7

Levels of Managers

Top managers
Middle managers
Project managers
Team leaders or supervisors

8

Managerial Roles

Interpersonal roles
Informational roles
Decisional Roles

9

Managers Need Skills

Technical
Human
Conceptual

10

Effectiveness vs Efficiency

effectiveness = "doing the right thing"
- measure of task or goal accomplishment
efficiency = "doing things right"
- measure of resource cost associated with goal accomplishment

11

History Important?

ideas and practices developed many years ago have an influence in shaping our beliefs and practices today
- understanding the past, can develop for today

12

Preclassical contributors

Robert Owen (1771-1858)
cotton mill owner that pioneered ideas about better treatments of workers
He proposed:
- limiting employment in factories to workers over 10
- reducing the workday to 10 an half hours
-prohibiting night for children
Henry R. Towne (1844-1924)
- establishment of science of management principles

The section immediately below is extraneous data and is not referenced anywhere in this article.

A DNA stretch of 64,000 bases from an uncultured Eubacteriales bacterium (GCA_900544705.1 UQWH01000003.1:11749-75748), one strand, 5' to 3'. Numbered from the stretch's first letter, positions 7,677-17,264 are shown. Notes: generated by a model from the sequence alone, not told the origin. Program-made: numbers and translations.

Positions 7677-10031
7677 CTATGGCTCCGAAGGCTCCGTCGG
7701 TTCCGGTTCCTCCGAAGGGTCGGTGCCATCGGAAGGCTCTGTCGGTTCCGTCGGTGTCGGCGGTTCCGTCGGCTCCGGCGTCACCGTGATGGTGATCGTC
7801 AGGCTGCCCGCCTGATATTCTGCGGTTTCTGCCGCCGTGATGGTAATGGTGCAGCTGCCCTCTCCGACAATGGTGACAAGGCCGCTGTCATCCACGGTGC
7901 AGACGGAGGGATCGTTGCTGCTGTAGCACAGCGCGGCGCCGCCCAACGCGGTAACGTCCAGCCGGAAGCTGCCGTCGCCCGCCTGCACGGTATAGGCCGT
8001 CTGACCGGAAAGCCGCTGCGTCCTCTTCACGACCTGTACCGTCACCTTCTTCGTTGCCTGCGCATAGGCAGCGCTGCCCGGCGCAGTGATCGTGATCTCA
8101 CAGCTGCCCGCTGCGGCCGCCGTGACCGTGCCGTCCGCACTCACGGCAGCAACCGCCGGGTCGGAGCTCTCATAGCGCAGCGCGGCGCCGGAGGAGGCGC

13

Approaches to Management

Classical Approach:
- scientific management
- administrative management
- bureaucratic management
Quantitative Approach
Modern Approach:
- systems theory
-contingency theory

14

Classical Approach: Scientific Management

Frederick Taylor (1856-1915)
(the father of scientific management)
- addressed the question of how to increase productivity given a shortage of labour

15

Four Principles of Scientific Management

1. Study task and work out best method
2. Select workers with right abilities
3. Carefully train workers and give the proper incentives
4. Support workers through careful planning

16